Being a Class-S car, the Beetle can be upgraded to Level 50 without the use of rank up tools, due to the very poor acceleration at lower ranks, and the better options present at lower ranks, the Beetle GRC is better off being at max rank. The all-in top speed is quite high even when considering rally cars outside of Class-S, and initiating drifts is easy to do. However, the Beetle has a weird tendency to bounce off of jumps more than the other rally cars, as if the suspension was extremely springy. This quirk can interfere with driving as it is enough to throw off the driver's positioning around a corner. As mentioned before, the handling and acceleration being poor means that speed around harsh corners will be low, and acceleration exiting these corners will also be low. This is quite detrimental as despite having such high top speed, the Beetle can be outpaced by the Lancer on tracks such as Racing Blast due to the Lancer being able to exit the corners with high speeds.
When comparing with rally-cars outside of Class-S, the Beetle is obsolete, cars such as the Ford Focus RS, Suzuki SX-4 S-Cross, and Mini All4Racing X-Raid are better in pretty much every single aspect by a significant margin, making them 3 or more seconds faster on most tracks. The Beetle is not a good choice for multiplayer, as the acceleration can actually make it vulnerable to knockdowns by monster trucks, and will still suffer from overall pace on the majority of tracks.
Speed Modifier Approximation
* when using the Land Rover Defender as 100 % benchmark
When comparing other rally cars, the speed modifier is average for the archetype. Due to the combination of the average modifier, and the other class-S rally cars tending to have a poor speed modifier, the Beetle GRC has very good top speeds in the class. The all-in nitro top speed is comparable to rally cars outside class-S, which can make utilizing the all-in nitro technique worthwhile despite the poor acceleration. Extra Tank is not a very good choice with rally cars in general since all-in nitro is much more difficult to maintain, and the long nitro speeds are not enough to make rally cars faster than the all-in technique. Nitro Recharger on the other hand, can help refill nitro extremely quickly, allowing faster times. Regardless of the top speed, the Beetle is still hampered by its other stats, and is uncompetitive. The best maps are straight line oriented tracks that do not have much rough terrain such as Through The Avalanche and Off-Piste Race, and even then will still be behind the likes of trucks, better rally cars, and top tier muscle cars such as the Gharial.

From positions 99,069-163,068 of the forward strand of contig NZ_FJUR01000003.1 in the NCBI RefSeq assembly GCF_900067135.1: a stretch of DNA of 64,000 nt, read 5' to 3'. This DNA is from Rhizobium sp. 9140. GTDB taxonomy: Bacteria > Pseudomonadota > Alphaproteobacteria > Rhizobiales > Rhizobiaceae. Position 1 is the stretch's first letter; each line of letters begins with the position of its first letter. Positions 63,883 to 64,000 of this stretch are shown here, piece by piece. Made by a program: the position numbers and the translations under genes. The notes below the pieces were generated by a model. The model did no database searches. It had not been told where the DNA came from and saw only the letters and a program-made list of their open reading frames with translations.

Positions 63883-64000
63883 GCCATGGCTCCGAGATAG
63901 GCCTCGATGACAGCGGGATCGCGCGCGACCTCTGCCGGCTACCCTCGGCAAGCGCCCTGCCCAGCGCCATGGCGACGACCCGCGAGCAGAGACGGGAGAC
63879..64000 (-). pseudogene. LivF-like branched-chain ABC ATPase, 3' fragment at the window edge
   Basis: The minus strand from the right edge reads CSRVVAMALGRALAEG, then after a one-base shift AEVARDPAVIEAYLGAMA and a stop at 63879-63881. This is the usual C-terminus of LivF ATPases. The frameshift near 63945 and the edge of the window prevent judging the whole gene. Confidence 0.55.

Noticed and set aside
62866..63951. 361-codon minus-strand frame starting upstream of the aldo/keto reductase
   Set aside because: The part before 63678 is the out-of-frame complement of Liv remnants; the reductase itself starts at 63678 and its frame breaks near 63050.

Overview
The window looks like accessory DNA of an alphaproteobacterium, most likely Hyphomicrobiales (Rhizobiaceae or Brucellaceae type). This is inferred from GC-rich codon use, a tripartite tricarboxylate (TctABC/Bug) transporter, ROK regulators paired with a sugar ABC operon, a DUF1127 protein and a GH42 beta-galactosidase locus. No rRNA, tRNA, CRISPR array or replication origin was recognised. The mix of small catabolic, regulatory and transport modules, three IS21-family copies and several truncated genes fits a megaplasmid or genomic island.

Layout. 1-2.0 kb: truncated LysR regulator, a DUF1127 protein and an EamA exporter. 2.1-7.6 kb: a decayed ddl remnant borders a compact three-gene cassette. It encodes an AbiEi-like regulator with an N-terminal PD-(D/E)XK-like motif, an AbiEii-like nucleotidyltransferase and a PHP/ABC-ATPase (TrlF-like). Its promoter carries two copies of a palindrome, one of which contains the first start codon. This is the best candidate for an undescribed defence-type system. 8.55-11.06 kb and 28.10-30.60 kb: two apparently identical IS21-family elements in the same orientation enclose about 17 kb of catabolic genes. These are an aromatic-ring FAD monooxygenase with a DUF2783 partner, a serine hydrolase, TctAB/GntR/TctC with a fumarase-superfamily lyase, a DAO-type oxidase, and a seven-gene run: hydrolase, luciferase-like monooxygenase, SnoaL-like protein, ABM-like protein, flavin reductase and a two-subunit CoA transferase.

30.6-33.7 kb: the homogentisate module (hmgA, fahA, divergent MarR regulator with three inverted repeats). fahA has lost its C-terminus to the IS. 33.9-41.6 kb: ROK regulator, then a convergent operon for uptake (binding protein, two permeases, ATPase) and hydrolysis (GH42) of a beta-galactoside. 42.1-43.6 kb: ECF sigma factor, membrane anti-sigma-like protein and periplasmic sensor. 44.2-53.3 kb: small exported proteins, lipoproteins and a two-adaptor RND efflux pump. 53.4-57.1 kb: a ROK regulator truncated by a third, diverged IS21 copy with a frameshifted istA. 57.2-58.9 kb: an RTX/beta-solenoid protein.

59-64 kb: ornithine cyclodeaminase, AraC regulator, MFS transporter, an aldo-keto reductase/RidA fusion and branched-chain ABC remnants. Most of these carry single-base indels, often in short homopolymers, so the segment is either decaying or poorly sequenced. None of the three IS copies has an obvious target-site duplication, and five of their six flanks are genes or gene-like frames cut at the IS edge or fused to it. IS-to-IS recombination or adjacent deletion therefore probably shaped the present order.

In terms of time-limited events, the Beetle isn't completely useless, but remains being an obsolete choice in its championship due to there being much better options. The championship itself does not appear after the player claims the decal featured in the event so it can only be used once there before never being available outside of solo challenges. The Beetle does however offer an exclusive box, and is rewarded in warm-up events, which makes it an easier car to unlock than other class-S cars.
Overall, the Beetle GRC, while easier to unlock than others, doesn't really have much use in events and multiplayer, and is only really worth upgrading if the player struggles to compete certain career events that require the Beetle to be used.
|Volkswagen Beetle GRC Blueprint – Last checked: May 23, 2021|
Rarity: Class S
Vehicle: Volkswagen Beetle GRC (30 to build, 96 to upgrade, 1 to overclock)
Availability: Boxes, Test Drive, Championship Warm-Up, Black Market
- Race 298 (Class S, levels 47–50)
- Recommended level: 50
|Beetle GRC • Beetle Turbo • Golf Design Vision GTI • Golf GTI Clubsport • Golf V GTI • I.D. R • New Beetle RSI • Polo R • Type 2 (T1) • W12 • XL Sport Concept|